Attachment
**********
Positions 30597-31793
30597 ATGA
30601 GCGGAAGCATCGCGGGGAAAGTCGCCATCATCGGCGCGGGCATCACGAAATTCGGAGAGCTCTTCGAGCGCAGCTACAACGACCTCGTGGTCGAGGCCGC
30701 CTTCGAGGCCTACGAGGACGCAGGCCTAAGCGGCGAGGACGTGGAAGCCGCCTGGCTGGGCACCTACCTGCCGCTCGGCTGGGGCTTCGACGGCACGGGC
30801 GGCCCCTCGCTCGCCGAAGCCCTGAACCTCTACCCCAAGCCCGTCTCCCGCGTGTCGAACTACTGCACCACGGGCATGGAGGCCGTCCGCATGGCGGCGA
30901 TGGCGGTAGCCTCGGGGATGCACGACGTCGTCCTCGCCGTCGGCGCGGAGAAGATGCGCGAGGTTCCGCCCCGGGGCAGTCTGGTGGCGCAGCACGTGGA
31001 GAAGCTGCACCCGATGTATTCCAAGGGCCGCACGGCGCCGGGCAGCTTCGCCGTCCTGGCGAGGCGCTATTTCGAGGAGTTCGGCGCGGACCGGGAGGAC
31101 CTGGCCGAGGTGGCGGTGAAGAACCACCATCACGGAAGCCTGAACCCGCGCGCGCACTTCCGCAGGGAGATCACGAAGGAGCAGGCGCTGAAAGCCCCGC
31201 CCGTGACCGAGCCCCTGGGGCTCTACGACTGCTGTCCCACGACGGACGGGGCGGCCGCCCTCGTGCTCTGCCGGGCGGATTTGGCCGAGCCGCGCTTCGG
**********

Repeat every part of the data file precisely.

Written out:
Positions 30597-31793
30597 ATGA
30601 GCGGAAGCATCGCGGGGAAAGTCGCCATCATCGGCGCGGGCATCACGAAATTCGGAGAGCTCTTCGAGCGCAGCTACAACGACCTCGTGGTCGAGGCCGC
30701 CTTCGAGGCCTACGAGGACGCAGGCCTAAGCGGCGAGGACGTGGAAGCCGCCTGGCTGGGCACCTACCTGCCGCTCGGCTGGGGCTTCGACGGCACGGGC
30801 GGCCCCTCGCTCGCCGAAGCCCTGAACCTCTACCCCAAGCCCGTCTCCCGCGTGTCGAACTACTGCACCACGGGCATGGAGGCCGTCCGCATGGCGGCGA
30901 TGGCGGTAGCCTCGGGGATGCACGACGTCGTCCTCGCCGTCGGCGCGGAGAAGATGCGCGAGGTTCCGCCCCGGGGCAGTCTGGTGGCGCAGCACGTGGA
31001 GAAGCTGCACCCGATGTATTCCAAGGGCCGCACGGCGCCGGGCAGCTTCGCCGTCCTGGCGAGGCGCTATTTCGAGGAGTTCGGCGCGGACCGGGAGGAC
31101 CTGGCCGAGGTGGCGGTGAAGAACCACCATCACGGAAGCCTGAACCCGCGCGCGCACTTCCGCAGGGAGATCACGAAGGAGCAGGCGCTGAAAGCCCCGC
31201 CCGTGACCGAGCCCCTGGGGCTCTACGACTGCTGTCCCACGACGGACGGGGCGGCCGCCCTCGTGCTCTGCCGGGCGGATTTGGCCGAGCCGCGCTTCGG